Spontaneous combustion of mine waste is usually associated with coal mines. It occurs to a lesser extent
with ore deposits that contain pyrite (FeS2) and carbonaceous materials. Limited research has been
conducted into the prediction of spontaneous combustion and currently no single method exists for all
mine sites. Prediction requires classification of the material based on geochemical properties which may
be coded into a block model. The potential spontaneous combustion materials are managed accordingly to
minimize atmospheric oxidation and contact with water.
Spontaneous combustion results in the production of heat (>270ºC near the surface and up to 1,200 ºC
deep in a Waste Rock Dump; WRD), which has implications for; inter alia, blasting while in the pit and the
release of hazardous gasses such as sulfur dioxide (SO2).
Spontaneous combustion often evolves and material can be classed according to stages of development,
including: potential, current and extinct. The “potential” class includes material that has the geochemical
properties that, under field conditions could lead to spontaneous combustion, but has not yet started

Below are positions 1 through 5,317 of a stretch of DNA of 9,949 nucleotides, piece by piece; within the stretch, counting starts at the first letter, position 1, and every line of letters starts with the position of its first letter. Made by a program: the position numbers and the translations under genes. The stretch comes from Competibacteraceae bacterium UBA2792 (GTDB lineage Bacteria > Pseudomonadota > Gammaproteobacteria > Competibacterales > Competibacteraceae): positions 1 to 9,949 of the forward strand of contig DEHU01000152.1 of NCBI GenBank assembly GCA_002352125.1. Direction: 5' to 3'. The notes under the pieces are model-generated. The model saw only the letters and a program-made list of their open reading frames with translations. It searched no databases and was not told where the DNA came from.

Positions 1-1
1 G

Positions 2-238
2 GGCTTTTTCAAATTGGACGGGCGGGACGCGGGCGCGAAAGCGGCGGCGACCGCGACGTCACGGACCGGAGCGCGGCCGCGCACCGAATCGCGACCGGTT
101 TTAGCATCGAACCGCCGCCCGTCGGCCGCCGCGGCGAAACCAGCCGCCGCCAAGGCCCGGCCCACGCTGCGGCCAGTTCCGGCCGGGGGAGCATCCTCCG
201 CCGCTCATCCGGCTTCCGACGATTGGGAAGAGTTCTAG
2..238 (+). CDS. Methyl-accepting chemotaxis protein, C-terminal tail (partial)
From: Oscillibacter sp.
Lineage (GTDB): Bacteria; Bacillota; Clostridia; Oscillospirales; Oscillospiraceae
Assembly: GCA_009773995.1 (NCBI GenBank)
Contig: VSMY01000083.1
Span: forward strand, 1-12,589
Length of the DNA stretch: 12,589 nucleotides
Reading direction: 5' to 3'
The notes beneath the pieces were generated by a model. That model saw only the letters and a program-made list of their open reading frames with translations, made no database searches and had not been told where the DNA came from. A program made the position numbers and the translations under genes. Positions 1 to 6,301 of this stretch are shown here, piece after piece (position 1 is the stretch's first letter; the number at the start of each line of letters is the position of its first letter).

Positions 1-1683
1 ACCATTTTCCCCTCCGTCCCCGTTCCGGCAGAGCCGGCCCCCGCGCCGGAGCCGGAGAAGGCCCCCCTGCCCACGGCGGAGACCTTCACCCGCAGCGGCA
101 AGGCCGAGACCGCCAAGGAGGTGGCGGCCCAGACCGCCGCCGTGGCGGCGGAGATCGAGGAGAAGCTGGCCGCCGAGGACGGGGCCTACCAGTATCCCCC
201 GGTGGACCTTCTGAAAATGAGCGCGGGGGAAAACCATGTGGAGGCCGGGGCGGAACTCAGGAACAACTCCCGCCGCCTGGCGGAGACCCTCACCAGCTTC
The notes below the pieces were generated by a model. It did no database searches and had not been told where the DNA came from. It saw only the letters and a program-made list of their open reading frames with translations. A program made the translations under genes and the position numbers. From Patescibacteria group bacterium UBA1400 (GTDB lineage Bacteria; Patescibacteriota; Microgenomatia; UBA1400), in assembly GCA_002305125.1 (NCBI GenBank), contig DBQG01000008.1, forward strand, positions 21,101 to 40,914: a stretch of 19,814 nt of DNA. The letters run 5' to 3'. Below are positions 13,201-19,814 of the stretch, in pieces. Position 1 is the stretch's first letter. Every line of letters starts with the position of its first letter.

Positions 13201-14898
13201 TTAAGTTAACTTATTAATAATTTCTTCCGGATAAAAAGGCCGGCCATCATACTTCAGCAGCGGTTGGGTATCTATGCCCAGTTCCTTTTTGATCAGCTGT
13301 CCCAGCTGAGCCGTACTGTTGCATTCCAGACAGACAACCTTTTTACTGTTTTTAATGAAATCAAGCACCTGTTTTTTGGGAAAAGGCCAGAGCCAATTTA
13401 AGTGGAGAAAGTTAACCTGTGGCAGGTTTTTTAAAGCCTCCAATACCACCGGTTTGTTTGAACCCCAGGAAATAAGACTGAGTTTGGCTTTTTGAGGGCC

reacting. “Current” spontaneous combustion materials have already begun to combust and therefore
prevention is no longer an option; rather the material requires remediation and containment. Zones of
“extinct” spontaneous combustion materials are usually associated with precipitated minerals which may
contain elevated metal concentrations that need to be managed. Several metalliferous mines in Australia
have issues with spontaneous combustion occurring within the pit and on WRDs. These mines have
implemented a number of control techniques that can be incorporated into WRD design and mine
planning to minimize the effects of spontaneous combustion and ultimately prevent it from occurring.
This paper describes some of the control measures that are being implemented for one Australian
Landers, M. and B. Usher. 2015. “Management of spontaneous combustion for metalliferous mines,” in 10th International Conference on Acid Rock Drainage and IMWA Annual Conference, April 20-25, 2015, Santiago, Chile.
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